Rob Roy Parnell Jacksboro Highway (Blue Rocket)
Reviewed by Jim Caligiuri, Fri., Dec. 3, 1999
Rob Roy Parnell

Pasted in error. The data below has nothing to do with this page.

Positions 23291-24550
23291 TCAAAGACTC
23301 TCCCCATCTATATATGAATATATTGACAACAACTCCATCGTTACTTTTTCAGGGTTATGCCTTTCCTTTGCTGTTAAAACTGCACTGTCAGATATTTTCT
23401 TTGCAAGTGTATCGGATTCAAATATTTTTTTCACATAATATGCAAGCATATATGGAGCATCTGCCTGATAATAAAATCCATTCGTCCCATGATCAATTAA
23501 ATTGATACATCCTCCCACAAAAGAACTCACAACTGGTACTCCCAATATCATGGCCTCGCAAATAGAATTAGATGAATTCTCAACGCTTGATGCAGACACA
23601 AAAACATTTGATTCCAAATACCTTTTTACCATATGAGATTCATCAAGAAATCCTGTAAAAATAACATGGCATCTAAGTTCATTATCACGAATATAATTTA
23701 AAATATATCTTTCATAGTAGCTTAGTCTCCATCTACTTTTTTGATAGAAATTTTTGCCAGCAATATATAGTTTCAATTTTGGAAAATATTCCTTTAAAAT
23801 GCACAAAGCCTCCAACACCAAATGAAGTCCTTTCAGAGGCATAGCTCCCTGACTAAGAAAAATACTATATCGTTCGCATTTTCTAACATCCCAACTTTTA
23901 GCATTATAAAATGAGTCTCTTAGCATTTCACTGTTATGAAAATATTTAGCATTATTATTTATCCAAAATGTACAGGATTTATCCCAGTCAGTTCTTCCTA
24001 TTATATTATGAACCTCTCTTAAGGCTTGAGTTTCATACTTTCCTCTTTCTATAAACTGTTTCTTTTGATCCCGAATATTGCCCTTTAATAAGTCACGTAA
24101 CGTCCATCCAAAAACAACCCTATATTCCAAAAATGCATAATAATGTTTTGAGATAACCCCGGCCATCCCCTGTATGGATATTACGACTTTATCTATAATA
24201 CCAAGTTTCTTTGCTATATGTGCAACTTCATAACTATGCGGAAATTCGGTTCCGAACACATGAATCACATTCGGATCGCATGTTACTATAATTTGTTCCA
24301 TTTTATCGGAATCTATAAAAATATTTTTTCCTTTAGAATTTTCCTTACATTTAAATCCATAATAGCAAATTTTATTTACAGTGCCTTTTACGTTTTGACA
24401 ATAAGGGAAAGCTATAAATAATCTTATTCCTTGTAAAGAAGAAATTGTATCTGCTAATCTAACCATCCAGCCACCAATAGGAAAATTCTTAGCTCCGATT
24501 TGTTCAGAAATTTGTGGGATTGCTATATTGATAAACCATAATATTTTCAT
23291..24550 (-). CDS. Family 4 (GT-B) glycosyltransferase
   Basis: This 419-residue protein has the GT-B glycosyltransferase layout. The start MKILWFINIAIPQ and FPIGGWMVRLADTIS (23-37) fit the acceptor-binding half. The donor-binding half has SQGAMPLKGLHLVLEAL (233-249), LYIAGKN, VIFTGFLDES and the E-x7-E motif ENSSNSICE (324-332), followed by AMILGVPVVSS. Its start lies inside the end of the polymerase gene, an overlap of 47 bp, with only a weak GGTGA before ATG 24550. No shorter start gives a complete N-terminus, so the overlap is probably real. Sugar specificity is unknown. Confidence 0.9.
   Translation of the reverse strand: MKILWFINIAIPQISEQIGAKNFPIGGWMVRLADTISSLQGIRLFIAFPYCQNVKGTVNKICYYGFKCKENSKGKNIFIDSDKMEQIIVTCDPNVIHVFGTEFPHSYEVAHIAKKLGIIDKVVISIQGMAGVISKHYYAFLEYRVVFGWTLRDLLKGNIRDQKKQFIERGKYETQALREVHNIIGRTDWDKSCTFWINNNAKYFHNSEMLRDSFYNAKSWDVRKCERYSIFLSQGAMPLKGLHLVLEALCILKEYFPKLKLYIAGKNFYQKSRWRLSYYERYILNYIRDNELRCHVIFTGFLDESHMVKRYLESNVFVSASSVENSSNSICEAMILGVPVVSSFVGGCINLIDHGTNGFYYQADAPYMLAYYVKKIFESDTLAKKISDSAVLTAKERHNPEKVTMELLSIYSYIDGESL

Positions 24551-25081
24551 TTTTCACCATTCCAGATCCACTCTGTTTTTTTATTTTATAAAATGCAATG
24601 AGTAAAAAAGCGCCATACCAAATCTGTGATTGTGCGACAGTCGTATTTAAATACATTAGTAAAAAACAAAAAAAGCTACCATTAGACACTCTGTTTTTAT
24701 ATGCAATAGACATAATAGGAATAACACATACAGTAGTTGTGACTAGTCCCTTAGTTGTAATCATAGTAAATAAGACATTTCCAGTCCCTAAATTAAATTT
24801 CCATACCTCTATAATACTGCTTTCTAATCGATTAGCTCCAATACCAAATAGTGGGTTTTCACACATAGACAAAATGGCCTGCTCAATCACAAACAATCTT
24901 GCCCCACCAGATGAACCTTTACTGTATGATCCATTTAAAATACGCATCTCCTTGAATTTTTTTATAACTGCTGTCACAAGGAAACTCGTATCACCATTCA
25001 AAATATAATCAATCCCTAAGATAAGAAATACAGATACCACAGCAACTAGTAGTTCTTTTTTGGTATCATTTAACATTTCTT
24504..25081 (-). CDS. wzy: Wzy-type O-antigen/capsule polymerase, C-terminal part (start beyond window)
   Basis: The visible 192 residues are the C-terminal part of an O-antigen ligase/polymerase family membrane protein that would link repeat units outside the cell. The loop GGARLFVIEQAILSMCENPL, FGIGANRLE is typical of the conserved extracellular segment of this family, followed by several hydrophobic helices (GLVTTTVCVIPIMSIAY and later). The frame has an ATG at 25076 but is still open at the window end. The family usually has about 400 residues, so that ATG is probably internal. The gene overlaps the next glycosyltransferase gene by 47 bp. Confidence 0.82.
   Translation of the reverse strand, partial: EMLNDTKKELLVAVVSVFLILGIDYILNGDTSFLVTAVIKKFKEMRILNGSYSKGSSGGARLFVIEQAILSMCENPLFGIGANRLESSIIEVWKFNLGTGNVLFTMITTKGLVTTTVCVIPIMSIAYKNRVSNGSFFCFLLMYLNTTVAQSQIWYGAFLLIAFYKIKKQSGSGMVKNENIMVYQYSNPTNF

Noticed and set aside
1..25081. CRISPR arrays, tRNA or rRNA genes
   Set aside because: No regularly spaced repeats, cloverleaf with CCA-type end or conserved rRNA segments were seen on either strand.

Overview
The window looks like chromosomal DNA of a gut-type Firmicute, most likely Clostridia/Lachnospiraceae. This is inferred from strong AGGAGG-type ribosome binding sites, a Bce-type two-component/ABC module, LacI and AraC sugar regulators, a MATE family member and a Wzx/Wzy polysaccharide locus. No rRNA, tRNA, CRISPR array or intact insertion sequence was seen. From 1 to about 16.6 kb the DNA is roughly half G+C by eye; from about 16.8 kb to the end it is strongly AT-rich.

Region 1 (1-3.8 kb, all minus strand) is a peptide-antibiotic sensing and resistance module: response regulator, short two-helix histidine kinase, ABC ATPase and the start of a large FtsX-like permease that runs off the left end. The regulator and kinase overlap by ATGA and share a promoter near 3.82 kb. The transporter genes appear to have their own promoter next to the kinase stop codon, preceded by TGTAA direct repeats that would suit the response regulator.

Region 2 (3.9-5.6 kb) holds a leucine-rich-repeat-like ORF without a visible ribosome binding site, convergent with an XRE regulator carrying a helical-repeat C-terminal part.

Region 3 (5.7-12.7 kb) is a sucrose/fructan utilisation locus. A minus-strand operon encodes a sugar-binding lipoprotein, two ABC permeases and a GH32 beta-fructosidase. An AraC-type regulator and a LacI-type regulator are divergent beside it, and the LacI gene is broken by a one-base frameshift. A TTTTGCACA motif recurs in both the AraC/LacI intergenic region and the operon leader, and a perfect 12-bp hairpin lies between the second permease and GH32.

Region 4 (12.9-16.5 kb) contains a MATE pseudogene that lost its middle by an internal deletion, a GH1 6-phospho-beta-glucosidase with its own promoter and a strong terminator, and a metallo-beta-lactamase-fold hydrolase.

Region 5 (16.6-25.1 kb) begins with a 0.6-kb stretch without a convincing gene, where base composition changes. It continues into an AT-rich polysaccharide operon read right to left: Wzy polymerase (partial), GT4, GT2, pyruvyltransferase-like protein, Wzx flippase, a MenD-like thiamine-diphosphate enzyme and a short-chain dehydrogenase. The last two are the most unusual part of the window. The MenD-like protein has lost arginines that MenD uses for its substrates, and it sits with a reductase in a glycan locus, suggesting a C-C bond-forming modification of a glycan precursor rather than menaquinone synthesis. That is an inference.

Jacksboro Highway (Blue Rocket)His older brother, Lee Roy, may have a successful career as a distinctive performer in today's country music, but Rob Roy Parnell's heart is buried deep in the blues. His debut, Jacksboro Highway, is in the same vein as early work by fellow Texas bluesmen Delbert McClinton, Jimmy Vaughan, and Kim Wilson; it serves up an ample supply of sly grooves and hard-blowing rockers. With Rob Roy's impressive harmonica chops and Lee Roy's trademark slide guitar leading the way, Jacksboro Highway overflows with skillful ensemble play. Together the brothers cover a broad cross section of jump, boogie, and soul, and while only four of the 11 tunes are original compositions, the rest come from the songbooks of Willie Dixon, Guitar Slim, George Harmonica Smith, and Big Walter Horton. These are not the same old covers that have been done to death, either. When was the last time anyone even considered covering "Oopin' Doopin' Doopin'" or the instrumental "Cotton Patch Hot Foot"? Better yet, the title track is surely the high point of the disc. A down and dirty extended guitar boogie, it features a vocal cameo by Waylon Jennings that's an unexpected surprise, what with the country legend's dusky growl being a perfect fit for the tune's dark tone. The sole downside of the project is Parnell's vocals, which are a bit on the reedy side and come up wanting on some of the songs, which need a bit more forcefulness. This is hardly an unusual circumstance in today's blues scene, where players have solid skills but are not the most effective singers, and while this may drain some of the power from the project, the musicianship is of a high enough quality to make Jacksboro Highway a fine listen.